I touched on the gameplay earlier, as well as the inevitable PvE/PvP dichotomy, but I'd like to go back to it, because the philosophy behind GW2 is considerably different than its forebear. First, the character classes have been rearranged. Most of the original classes from the first game, prior to the expansions, return for the sequel. As mentioned earlier, there isn't a dedicated healer class in the game, so the Monk class has been removed almost entirely, though certain powers that they used in the first game show up in the new Guardian class. The Guardians appear to have elements of Monks, Ritualists (from Factions), and Paragons (from the Nightfall expansion). Meanwhile, the Thief class appears to be a retooling of the Assassin class from the Factions campaign. The Engineer class is all new, seemingly without antecedents from the original game or the expansions. I've toyed with these new classes, and they are a blast to play both in PvE and, surprisingly for me, in PvP. Bear in mind, I hate PvP in MMOs with a pure and burning passion as a general rule. There's been too much bad behavior and too little payoff in my previous experiences. And yet, I found myself genuinely enjoying the PvP in GW2. For small Control-style maps, gameplay was fast, furious, and most importantly well balanced. In the much larger “World vs. World” map, where one's actions will have a persistent effect over the course of a two-week timeframe, possibly the most irritating aspect of PvP has been removed: targeted griefing. In World vs. World, players are anonymized, simply being designated as say “Blue Invader” or whatever color they're fighting under. Moreover, in all PvP, character gear is equalized and players have access to all the skills for their class. No more gear grinds. No more mad quests for an elite skill capture. For PvP, weak players have no more excuses for their lack of skill and strong players can no longer assume they are an “I win” button on the battlefield. Tactics and coordination are vital skills to master if you want to be racking up the points in PvP.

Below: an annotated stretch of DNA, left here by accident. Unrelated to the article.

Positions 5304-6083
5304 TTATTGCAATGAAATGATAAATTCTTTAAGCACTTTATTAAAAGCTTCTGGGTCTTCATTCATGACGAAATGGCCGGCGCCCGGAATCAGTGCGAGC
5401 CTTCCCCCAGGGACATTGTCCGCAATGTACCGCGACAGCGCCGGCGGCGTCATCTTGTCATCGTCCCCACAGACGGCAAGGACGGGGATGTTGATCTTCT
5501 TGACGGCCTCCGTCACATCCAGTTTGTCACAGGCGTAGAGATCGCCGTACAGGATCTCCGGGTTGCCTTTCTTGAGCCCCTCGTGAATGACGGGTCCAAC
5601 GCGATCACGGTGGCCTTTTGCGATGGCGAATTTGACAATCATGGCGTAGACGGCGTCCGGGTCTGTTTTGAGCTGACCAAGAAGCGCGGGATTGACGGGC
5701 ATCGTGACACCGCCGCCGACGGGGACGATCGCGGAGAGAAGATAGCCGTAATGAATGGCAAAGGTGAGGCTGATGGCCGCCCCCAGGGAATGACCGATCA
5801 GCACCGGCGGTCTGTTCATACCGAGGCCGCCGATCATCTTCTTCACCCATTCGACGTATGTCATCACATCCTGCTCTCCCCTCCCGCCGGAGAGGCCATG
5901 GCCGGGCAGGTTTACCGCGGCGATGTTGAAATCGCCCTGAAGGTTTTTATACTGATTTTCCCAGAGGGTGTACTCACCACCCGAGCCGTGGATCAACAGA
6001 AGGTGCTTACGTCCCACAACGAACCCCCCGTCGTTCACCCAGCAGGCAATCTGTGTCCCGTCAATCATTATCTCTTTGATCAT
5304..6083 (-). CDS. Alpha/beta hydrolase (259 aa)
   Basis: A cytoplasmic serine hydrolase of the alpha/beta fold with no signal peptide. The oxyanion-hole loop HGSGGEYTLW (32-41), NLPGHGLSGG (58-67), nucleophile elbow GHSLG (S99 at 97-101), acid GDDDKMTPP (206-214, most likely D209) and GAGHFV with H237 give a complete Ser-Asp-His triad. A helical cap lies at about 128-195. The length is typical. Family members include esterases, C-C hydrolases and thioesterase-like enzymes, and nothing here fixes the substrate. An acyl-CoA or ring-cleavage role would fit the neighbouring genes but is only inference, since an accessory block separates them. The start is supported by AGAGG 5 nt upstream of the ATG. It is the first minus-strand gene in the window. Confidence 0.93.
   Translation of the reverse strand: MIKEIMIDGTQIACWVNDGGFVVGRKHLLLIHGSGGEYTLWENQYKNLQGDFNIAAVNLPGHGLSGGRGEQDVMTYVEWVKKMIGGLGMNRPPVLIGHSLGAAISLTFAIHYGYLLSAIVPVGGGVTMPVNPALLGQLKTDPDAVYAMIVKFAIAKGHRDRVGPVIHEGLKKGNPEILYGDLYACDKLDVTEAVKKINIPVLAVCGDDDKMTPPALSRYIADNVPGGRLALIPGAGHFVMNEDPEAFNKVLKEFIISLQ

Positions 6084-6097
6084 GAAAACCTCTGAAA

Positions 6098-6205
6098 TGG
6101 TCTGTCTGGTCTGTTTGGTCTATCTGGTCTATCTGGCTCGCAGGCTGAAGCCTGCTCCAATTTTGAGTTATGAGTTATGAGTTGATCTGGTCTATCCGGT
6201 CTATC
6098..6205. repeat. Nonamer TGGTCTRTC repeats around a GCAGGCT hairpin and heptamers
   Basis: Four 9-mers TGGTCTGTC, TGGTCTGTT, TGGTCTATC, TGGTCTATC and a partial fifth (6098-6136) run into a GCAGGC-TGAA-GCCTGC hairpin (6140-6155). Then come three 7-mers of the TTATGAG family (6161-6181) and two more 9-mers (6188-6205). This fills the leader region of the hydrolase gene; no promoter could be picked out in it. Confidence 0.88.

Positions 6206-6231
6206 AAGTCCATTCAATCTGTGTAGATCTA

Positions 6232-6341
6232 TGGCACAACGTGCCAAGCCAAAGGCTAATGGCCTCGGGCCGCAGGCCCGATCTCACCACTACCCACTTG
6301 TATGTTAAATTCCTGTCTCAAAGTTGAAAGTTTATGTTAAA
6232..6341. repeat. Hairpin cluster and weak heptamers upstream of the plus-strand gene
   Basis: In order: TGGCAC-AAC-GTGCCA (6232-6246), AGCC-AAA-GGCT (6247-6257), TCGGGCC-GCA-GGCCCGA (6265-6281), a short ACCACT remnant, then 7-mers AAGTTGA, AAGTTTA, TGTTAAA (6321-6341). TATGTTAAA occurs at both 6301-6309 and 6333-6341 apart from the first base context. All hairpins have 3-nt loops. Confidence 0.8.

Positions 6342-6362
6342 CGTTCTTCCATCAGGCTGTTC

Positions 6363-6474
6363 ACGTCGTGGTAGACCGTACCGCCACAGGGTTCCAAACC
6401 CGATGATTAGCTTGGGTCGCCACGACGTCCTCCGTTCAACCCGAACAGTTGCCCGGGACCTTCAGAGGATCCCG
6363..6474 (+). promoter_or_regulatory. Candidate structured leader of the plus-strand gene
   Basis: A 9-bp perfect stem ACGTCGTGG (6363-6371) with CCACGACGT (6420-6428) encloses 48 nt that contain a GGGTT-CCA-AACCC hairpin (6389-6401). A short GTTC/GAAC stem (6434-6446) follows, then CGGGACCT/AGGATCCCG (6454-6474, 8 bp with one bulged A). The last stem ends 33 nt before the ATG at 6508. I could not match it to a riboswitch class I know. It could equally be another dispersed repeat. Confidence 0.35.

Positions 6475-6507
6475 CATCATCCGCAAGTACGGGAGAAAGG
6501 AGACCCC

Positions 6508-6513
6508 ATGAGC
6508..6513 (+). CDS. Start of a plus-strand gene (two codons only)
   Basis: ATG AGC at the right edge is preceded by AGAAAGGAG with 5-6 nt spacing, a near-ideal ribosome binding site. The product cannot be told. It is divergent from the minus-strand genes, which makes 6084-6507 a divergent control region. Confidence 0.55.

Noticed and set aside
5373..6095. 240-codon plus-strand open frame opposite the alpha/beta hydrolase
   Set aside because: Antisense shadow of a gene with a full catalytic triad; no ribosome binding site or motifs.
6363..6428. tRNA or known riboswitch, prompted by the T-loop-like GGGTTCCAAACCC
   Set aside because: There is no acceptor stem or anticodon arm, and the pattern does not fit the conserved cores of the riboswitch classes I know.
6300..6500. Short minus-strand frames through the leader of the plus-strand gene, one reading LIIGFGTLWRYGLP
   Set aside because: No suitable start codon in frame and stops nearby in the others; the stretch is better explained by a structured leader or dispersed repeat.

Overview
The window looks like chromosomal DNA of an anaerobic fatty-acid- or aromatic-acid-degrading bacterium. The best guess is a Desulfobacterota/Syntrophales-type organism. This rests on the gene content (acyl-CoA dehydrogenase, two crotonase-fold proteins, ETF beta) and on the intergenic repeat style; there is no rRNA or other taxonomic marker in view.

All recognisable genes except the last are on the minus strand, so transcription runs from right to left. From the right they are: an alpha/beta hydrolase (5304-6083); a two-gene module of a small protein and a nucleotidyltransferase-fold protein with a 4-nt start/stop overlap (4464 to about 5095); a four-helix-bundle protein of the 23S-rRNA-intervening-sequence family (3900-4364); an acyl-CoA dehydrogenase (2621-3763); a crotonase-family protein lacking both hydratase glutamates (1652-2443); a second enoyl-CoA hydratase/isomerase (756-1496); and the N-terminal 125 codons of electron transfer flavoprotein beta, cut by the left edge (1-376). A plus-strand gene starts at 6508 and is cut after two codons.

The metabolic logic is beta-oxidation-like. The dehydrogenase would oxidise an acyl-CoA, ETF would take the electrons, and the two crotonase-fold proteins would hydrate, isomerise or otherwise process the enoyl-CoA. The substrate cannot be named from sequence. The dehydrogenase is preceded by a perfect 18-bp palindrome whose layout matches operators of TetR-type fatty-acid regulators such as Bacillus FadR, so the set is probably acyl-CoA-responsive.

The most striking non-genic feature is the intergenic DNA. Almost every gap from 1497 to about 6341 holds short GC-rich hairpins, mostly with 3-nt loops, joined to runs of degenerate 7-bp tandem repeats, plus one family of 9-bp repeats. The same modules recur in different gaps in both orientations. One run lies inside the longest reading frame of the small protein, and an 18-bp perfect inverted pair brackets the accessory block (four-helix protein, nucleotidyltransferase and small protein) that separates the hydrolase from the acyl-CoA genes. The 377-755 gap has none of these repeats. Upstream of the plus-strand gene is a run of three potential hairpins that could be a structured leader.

guild wars 2          guild wars 2


Should PvP grow dull, you can always go the co-op route instead, and Guild Wars 2 provides an almost obscene amount of content for co-operative play. Similar to the Public Quests in Warhammer Online or the rift events from Rift, all manner of events occur on the map as you stroll down country roads or through a town's dusty streets. As more players get involved, the monsters scale up in hit points, powers, and defenses in relation to the players involved, keeping the fight a challenge while allowing for greater rewards. Mob tagging has been eliminated, so you don't have to stand around like a schmuck waiting for an event boss to respawn. Jump in, lay the holy smack down, and get rewarded appropriately for your contribution. But if you're a dedicated soloist, or just a virtual hermit, you can make your way down storyline missions which are distinct to your specific character. Character creation isn't just about picking race, class, and general appearance. You're also charged with building up a backstory, using Dragon Age-style icons throughout an extensive process that wouldn't be out of place in an Elder Scrolls game or Jagged Alliance 2. Even within races, there are factions and rivalries, and the number of ways your character can fit into the overall situation is almost mind-boggling.

Of all the PvE content, more than any of the dynamic events, the dungeon that I went through stands out as some of the most punishing, brutal, soul crushing gameplay I've been through, and I loved it. If it's not Demon's Souls-grade hard, it's awfully close.


Five players, a big sprawling map, lots of bosses, and a lot of very tense moments. I will say that a party wipe in Guild Wars 2 isn't nearly so brutal as it would be in a lot of other MMOs. On the other hand, it's very difficult to actually encounter a party wipe, since other party members can revive you and keep things going. It's possible to do, but you've really gotta screw up by the numbers in order to make it happen.


If I have any complaint, it would be that there be some means to repair your armor while in the dungeon, since a full defeat incurs death penalty and gear damage. While I can appreciate the visual cues that my armor is destroyed by making my character look half-naked, it's troublesome when you have to borrow armor from other party members in order to keep going. For all of that, though, I felt like King Charr on cocaine when we brought the last boss down.

At the time of this writing, the first open beta weekend is underway. Forget what you know. Disregard what came before. The world is brand new for Guild Wars 2, and there is no reason not to explore it. I know I certainly will be.

- Axel Cushing

(April 30, 2012)